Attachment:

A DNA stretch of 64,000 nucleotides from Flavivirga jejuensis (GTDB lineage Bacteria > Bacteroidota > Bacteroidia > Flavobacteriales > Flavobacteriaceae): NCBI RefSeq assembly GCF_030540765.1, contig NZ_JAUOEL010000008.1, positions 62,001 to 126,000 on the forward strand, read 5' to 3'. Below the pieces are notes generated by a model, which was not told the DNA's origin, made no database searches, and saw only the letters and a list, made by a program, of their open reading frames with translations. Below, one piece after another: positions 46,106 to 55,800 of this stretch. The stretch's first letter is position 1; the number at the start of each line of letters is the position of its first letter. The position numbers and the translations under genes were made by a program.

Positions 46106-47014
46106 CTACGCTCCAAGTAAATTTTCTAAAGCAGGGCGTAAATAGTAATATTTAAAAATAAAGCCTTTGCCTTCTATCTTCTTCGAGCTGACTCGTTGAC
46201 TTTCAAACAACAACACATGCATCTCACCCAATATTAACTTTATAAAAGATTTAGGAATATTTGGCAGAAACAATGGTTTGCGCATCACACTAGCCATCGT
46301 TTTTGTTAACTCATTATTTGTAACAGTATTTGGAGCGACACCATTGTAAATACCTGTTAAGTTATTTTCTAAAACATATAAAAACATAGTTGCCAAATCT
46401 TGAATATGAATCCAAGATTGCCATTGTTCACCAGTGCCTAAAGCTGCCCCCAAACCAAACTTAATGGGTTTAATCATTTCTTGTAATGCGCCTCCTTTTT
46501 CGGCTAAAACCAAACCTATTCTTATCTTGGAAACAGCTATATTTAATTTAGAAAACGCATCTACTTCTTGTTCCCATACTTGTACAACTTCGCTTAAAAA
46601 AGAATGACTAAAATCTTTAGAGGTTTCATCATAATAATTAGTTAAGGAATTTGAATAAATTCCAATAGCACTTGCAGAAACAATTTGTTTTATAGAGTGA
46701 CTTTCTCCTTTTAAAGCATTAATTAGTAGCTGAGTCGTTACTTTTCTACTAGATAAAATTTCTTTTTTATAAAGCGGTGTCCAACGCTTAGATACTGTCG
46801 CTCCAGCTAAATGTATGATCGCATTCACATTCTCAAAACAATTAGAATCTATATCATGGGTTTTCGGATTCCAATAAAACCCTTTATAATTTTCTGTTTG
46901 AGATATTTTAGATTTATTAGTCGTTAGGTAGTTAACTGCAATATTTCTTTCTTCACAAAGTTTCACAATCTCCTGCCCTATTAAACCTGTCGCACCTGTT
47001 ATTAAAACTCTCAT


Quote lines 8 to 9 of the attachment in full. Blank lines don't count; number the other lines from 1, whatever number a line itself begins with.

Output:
46601 AGAATGACTAAAATCTTTAGAGGTTTCATCATAATAATTAGTTAAGGAATTTGAATAAATTCCAATAGCACTTGCAGAAACAATTTGTTTTATAGAGTGA
46701 CTTTCTCCTTTTAAAGCATTAATTAGTAGCTGAGTCGTTACTTTTCTACTAGATAAAATTTCTTTTTTATAAAGCGGTGTCCAACGCTTAGATACTGTCG